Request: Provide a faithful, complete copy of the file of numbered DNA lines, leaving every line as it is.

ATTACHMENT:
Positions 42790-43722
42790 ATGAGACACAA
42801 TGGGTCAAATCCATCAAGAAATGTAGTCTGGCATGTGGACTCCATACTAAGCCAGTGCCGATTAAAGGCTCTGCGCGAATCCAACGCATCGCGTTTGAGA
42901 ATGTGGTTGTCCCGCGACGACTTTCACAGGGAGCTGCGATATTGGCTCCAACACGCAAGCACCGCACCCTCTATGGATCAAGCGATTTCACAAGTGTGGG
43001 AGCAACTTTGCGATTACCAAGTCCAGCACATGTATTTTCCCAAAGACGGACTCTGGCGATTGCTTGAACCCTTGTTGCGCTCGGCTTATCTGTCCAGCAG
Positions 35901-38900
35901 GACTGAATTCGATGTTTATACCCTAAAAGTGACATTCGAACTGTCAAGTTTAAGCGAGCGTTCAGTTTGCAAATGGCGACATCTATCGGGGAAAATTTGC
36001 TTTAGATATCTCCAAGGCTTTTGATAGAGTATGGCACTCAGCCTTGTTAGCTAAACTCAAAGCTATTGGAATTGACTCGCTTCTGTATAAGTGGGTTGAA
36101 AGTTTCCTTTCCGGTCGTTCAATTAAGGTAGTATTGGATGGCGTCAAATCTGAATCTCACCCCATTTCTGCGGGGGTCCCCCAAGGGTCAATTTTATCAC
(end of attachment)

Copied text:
Positions 42790-43722
42790 ATGAGACACAA
42801 TGGGTCAAATCCATCAAGAAATGTAGTCTGGCATGTGGACTCCATACTAAGCCAGTGCCGATTAAAGGCTCTGCGCGAATCCAACGCATCGCGTTTGAGA
42901 ATGTGGTTGTCCCGCGACGACTTTCACAGGGAGCTGCGATATTGGCTCCAACACGCAAGCACCGCACCCTCTATGGATCAAGCGATTTCACAAGTGTGGG
43001 AGCAACTTTGCGATTACCAAGTCCAGCACATGTATTTTCCCAAAGACGGACTCTGGCGATTGCTTGAACCCTTGTTGCGCTCGGCTTATCTGTCCAGCAG
Positions 35901-38900
35901 GACTGAATTCGATGTTTATACCCTAAAAGTGACATTCGAACTGTCAAGTTTAAGCGAGCGTTCAGTTTGCAAATGGCGACATCTATCGGGGAAAATTTGC
36001 TTTAGATATCTCCAAGGCTTTTGATAGAGTATGGCACTCAGCCTTGTTAGCTAAACTCAAAGCTATTGGAATTGACTCGCTTCTGTATAAGTGGGTTGAA
36101 AGTTTCCTTTCCGGTCGTTCAATTAAGGTAGTATTGGATGGCGTCAAATCTGAATCTCACCCCATTTCTGCGGGGGTCCCCCAAGGGTCAATTTTATCAC